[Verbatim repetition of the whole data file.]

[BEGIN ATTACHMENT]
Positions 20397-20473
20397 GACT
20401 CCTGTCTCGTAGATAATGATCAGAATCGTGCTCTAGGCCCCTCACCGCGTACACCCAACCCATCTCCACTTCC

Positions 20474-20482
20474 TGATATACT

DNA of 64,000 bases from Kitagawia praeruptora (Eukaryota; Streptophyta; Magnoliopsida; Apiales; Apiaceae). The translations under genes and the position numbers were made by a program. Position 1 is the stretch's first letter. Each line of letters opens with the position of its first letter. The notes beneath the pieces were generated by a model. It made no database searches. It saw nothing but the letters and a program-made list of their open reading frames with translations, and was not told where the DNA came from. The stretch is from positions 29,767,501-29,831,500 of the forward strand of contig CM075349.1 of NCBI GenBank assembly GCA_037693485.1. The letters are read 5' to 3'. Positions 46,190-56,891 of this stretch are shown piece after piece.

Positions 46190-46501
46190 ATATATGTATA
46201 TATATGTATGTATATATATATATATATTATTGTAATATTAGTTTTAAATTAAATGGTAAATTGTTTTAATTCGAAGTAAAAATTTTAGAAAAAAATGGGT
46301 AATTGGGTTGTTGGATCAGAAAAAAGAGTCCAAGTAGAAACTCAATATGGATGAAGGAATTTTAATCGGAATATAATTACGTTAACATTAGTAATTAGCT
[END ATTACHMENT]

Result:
Positions 20397-20473
20397 GACT
20401 CCTGTCTCGTAGATAATGATCAGAATCGTGCTCTAGGCCCCTCACCGCGTACACCCAACCCATCTCCACTTCC

Positions 20474-20482
20474 TGATATACT

DNA of 64,000 bases from Kitagawia praeruptora (Eukaryota; Streptophyta; Magnoliopsida; Apiales; Apiaceae). The translations under genes and the position numbers were made by a program. Position 1 is the stretch's first letter. Each line of letters opens with the position of its first letter. The notes beneath the pieces were generated by a model. It made no database searches. It saw nothing but the letters and a program-made list of their open reading frames with translations, and was not told where the DNA came from. The stretch is from positions 29,767,501-29,831,500 of the forward strand of contig CM075349.1 of NCBI GenBank assembly GCA_037693485.1. The letters are read 5' to 3'. Positions 46,190-56,891 of this stretch are shown piece after piece.

Positions 46190-46501
46190 ATATATGTATA
46201 TATATGTATGTATATATATATATATATTATTGTAATATTAGTTTTAAATTAAATGGTAAATTGTTTTAATTCGAAGTAAAAATTTTAGAAAAAAATGGGT
46301 AATTGGGTTGTTGGATCAGAAAAAAGAGTCCAAGTAGAAACTCAATATGGATGAAGGAATTTTAATCGGAATATAATTACGTTAACATTAGTAATTAGCT